• The first multi-layer video games which might be recognized today as MUDs (Multi-User Dungeon, Domain or Dimension) first appear.

  • Hewlett-Packard released first color Palmtop computer

  • Panasonic releases first hand-held DVD player.

  • Google first incorporated as a privately held company.

  • Compaq make the first hard drive based DAP (digital audio player) using a 2.5 laptop drive.

  • The on-orbit assembly of the International Space Station (ISS) begins.

  • Global Online population reaches 150 million (over 50 million in the USA).

  • The social networking website Myspace is created.

  • Finland’s mobile phones linked to vending machines.

  • First WAP (wireless access point) mobile phone advertisement in Finland.

  • Commercial DAB (digital audio broadcasting) receivers began to be sold.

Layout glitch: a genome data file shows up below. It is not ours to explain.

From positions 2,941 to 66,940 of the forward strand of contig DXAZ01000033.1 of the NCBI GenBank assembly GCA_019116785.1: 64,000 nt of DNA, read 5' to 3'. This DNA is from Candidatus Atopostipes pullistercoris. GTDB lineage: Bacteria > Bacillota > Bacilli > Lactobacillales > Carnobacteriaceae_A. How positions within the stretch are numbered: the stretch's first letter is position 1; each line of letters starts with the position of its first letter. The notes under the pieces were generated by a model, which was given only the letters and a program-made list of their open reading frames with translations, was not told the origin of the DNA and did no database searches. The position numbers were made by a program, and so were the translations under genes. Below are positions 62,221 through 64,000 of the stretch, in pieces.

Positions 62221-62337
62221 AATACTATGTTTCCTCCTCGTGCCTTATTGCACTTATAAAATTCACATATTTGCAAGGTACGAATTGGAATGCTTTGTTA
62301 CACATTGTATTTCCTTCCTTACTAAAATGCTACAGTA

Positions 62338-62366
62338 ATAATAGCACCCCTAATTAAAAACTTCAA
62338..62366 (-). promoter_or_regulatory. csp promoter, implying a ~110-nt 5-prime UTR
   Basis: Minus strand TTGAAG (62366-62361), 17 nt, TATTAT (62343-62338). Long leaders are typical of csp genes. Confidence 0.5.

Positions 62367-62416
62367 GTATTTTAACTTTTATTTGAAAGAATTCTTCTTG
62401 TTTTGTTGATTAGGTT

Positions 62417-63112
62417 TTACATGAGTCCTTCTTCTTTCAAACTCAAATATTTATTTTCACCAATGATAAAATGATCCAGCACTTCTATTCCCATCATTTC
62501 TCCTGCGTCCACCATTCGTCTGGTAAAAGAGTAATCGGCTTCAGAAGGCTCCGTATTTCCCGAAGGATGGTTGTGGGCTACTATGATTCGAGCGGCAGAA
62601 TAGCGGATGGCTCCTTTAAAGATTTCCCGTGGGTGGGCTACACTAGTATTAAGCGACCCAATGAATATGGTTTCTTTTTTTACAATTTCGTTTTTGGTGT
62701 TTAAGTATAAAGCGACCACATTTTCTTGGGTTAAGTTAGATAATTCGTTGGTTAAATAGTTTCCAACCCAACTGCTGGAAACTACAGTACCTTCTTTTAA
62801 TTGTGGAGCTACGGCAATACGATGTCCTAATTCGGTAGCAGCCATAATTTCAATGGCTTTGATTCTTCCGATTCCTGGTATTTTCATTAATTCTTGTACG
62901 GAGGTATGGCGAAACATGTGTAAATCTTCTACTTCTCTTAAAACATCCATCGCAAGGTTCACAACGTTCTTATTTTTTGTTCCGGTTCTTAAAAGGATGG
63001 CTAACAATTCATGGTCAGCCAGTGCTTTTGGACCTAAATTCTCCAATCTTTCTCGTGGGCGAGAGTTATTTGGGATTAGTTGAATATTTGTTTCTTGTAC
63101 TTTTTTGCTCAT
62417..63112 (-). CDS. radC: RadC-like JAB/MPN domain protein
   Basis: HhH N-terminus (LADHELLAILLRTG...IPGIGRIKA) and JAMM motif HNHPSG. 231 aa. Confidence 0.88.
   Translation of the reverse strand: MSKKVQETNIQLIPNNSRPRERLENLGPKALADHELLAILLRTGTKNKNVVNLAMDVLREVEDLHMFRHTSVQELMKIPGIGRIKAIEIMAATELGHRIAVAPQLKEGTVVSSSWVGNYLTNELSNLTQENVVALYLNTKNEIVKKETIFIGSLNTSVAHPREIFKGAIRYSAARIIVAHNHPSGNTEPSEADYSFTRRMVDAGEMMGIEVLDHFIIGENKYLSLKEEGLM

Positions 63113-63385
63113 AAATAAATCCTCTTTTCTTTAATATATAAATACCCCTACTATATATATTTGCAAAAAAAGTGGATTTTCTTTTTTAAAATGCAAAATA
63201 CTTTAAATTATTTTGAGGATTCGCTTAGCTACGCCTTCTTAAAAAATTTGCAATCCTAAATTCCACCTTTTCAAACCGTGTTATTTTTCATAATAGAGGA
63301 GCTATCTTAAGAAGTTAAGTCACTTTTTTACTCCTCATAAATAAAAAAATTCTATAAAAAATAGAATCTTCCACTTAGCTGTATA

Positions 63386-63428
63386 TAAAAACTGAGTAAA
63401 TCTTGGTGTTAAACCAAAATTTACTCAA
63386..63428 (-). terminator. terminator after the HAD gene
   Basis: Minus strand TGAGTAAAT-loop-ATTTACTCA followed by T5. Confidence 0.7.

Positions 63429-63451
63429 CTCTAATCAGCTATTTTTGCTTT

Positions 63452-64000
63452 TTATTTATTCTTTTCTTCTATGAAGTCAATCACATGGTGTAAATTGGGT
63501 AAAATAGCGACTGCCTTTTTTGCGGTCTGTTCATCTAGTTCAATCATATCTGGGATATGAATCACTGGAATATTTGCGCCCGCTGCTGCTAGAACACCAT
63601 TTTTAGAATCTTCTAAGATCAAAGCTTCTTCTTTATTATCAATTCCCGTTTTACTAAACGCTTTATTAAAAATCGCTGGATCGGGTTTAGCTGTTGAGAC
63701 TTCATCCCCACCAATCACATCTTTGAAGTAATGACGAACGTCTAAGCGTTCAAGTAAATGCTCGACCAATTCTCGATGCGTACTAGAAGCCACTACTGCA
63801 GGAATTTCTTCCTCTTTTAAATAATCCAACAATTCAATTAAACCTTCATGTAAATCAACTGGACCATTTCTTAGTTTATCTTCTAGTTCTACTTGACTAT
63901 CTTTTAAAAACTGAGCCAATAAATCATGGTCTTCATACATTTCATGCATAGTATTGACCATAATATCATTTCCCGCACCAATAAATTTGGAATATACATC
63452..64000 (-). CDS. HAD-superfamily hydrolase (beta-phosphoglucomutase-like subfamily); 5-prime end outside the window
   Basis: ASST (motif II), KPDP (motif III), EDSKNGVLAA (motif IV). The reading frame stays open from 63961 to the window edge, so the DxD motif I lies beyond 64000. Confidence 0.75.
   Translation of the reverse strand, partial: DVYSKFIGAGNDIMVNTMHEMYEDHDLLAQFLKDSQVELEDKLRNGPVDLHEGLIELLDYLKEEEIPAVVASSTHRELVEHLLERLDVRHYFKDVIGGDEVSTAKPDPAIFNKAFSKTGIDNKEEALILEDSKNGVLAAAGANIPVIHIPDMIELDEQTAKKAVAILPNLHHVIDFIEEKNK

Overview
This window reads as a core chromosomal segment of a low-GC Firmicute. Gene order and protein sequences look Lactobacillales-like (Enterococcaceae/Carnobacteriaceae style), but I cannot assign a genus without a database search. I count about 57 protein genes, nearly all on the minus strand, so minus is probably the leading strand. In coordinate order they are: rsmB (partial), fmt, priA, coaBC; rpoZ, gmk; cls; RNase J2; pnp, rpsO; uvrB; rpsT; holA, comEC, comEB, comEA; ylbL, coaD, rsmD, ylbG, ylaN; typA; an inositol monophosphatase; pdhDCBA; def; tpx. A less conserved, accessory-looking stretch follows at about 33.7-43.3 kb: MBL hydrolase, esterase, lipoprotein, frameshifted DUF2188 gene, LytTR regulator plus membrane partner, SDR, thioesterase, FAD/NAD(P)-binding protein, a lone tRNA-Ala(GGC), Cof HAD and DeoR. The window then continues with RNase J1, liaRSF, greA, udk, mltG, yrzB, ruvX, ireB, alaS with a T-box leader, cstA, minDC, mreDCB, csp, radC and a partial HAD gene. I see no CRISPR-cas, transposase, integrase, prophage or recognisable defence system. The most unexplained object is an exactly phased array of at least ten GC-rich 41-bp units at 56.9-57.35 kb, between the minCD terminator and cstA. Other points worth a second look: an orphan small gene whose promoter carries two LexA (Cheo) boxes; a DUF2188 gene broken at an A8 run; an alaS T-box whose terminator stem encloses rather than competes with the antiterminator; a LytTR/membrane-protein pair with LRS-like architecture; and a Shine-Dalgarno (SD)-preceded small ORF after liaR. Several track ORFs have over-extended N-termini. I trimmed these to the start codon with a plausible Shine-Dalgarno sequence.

• ‘Great Dot-com crash’. The event was marked by the spectacular failure of a group of new internet-based companies commonly referred to as ‘dot-coms’. The bursting of the ‘dot-com bubble’ marked the beginning of a relatively long recession in the developed world.

  • Over 20 million subscribers on DoCoMo’s i-mode network.

  • Designed and marketed by Apple, a brand of portable media players called the i-pod is launched.

  • Microsoft announces the Xbox, a new video game console.

  • The social networking website Facebook is launched.

  • The term ‘Web. 2’ gains currency following the first O’Reilly Media web 2.0 conference.

  • YouTube, video-sharing website (where users can upload, view and share video clips) is created.   

  • Digital cinema projectors capable of 2K resolution are launched.

  • The 100 millionth account is created on MySpace.

  • Luxemburg is the first country to complete the move to digital broadcasting.

  • The blog search engine ‘Technorati’ tracks more than 112 million.

  • The annual Forbes magazine’s list of The World’s Billionaires ranks Bill Gates (chairman of Microsoft) as the richest person in the world from 1995 to 2007.